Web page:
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Wild night with silver lining for UNCG alumnus Paul Chelimo; Olympic medal reinstated in 5,000-meter final

Wild night with silver lining for UNCG alumnus Paul Chelimo; Olympic medal reinstated in 5,000-meter final

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A crowd of about 600 from the UNC-Greensboro community gathered in the Elliott University Center to watch a livestream of Paul Chelimo's race.

After former UNC Greensboro runner Paul Chelimo finished with the silver medal in the men's 5,000-meter final, the medal was taken away. Then it was given back.

Chelimo was disqualified from the race, which was won by Mo Farah of Britain, for stepping on the inside of the rail along the track, a violation of rule 163.3(b). Hagos Gebrhiwet of Ethiopia was given the silver, and Bernard Lagat of the United States was awarded the bronze medal.

A short time later, track and field's governing body said Chelimo did not break any rules and would get his medal. Chelimo finished the race in 13 minutes, 3.9 seconds — only .6 seconds behind Farah.

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Gebrhiwet received the bronze medal. The governing body also reinstated the fourth-place finish of Canadian runner Mohammed Ahmed.

Chelimo posted the news quickly on his Facebook page:

"MY PPLE I'M BACK IN OLYMPIC SILVER MEDALLIST BABYYYYY!!!!!!!!!"

Paul Chelimo photo gallery

The decision means Bernard Lagat of the U.S. has been bumped from the bronze medal back to fifth place. He had been moved up after the initial disqualifications.

Farah won the race to complete his second straight Olympic long-distance double. He became the first runner in 40 years to win back-to-back long-distance doubles at the Olympics by taking gold in the men's 5,000 meters.

Farah won 13 minutes, 3.30 seconds. Chelimo finished five seconds behind Farah.

Farah already won the 10,000 meters at the Rio de Janeiro Games to go along with his two gold medals from the same events in London four years ago.

The last man to win both distance races in consecutive Olympics was Finnish great Lasse Viren at the 1972 Munich and 1976 Montreal Games.

Chelimo's former college coach Linh Nguyen praised the silver medalist.

"I thought tactically he was right on," said Nguyen, who is now at Toledo. "I thought tactically he was right on. He was perfect.

"Early on he got himself into a good position. He stayed on the rail so he didn't run extra distance. When Mo got to the front, he got in Mo's foot stream. Once the kicking starts, you've got to assume Mo Farah is going to the front.

"With 300 to go, (Chelimo) got boxed in and tripped up. Mo pushed him with 400 to go. He gave him a little shove. I really believe that if he would've been clean the last lap, he could've won the race."

All those reviews and appeals made for a strange scene as the program came to a close. Farah, Chelimo and Gebrhiwet marched to the podium to receive their medals nearly an hour after the evening’s final race in front of a few thousand stragglers in the stands.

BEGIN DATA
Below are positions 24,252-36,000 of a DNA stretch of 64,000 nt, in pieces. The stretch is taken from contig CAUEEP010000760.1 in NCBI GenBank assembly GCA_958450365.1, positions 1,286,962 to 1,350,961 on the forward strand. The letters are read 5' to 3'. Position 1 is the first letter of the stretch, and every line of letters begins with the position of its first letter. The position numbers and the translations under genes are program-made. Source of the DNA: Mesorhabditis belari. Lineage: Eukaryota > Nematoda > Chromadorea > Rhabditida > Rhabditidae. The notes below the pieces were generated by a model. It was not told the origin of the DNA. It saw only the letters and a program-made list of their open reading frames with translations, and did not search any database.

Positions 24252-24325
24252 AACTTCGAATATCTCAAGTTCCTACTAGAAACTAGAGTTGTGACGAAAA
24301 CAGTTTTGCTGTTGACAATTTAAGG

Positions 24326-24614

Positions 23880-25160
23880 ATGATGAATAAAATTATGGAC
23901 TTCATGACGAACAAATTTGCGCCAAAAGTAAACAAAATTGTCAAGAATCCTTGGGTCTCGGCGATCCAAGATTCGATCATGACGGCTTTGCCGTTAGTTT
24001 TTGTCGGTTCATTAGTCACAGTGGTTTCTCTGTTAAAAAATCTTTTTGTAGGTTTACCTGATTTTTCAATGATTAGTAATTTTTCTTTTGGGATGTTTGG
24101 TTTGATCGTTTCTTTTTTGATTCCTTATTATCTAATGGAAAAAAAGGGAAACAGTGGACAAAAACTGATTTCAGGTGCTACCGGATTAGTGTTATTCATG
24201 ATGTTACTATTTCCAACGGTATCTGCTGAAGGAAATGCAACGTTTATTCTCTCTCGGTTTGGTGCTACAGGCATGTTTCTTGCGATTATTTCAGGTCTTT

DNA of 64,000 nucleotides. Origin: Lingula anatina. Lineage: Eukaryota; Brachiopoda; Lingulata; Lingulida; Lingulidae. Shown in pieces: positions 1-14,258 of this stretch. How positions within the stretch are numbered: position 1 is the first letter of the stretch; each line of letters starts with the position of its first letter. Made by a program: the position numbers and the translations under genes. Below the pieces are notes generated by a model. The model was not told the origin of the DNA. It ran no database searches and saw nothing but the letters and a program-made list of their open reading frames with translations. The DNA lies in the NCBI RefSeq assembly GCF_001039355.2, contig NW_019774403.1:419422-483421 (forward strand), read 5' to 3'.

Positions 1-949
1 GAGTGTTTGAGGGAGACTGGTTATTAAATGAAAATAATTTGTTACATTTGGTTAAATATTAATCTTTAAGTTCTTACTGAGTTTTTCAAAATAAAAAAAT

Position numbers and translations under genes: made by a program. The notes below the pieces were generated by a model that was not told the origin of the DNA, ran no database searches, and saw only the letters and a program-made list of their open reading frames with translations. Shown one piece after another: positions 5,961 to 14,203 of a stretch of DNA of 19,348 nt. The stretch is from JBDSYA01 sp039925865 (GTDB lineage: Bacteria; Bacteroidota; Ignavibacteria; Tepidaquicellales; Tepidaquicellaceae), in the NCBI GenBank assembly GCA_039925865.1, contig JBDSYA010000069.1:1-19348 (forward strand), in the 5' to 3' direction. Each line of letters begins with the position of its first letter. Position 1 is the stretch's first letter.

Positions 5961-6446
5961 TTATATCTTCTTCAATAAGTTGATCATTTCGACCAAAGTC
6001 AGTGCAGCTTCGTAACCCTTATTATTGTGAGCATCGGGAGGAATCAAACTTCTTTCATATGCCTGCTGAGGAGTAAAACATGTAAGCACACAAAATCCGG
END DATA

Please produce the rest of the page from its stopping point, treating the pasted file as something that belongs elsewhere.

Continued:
In the women’s and men’s 4x400 relay, Allyson Felix and LaShawn Merritt are two savvy track stars who’ve been around long enough to know that not everything always goes to plan.

Over the final, topsy turvy 30 minutes of running at the Olympic track on Saturday night, both Americans came away with prizes they’d been wishing for all along.

Those prizes were both gold, and the U.S. exited the final night of action at Olympic Stadium with 31 medals — the most it has taken in a non-boycotted Olympics since 1956, when the world and track were both very different places.

Felix now has six gold medals, improving her all-time record for women in Olympic track and field.

She ran a 49.66-second anchor lap in the 4x400. Over the second and third laps, Americans Natasha Hastings and Phyllis Francis held big leads, only to watch them dwindle dramatically as they legged out their final meters. Felix took the green baton about two steps ahead of Jamaica’s Novelene Williams-Mills, and slowly, steadily expanded it for a total time of 3 minutes, 19.06 seconds and a 1.28-second win.

Yes, the United States may have relay problems — see, the men’s 4x100, which flamed out again the night before — but this certainly isn’t one of them.

This race has gone to America six straight times.

The look on Felix’s face as she crossed the line and waved the green baton said what words could not: Thank goodness it’s over.

Merritt looked equally relieved.

He was caught in the tail wind of South African Wayde van Nierkerk’s world-record 400 run earlier in the week and settled for bronze.

Then, Merritt was a bit player in the Usain Bolt going-away party, finishing in fifth the 200.

But Bolt was long gone — having stopped by the track quickly to receive gold medal No. 9 and take a selfie with Farah — and South Africa had left the building, too.

As Felix had done minutes earlier, Merritt took a narrow lead and opened it way up.

This relay gold goes with those he took in both the relay and the 400 flat in 2008.

Information from the Associated Press was used in this report.

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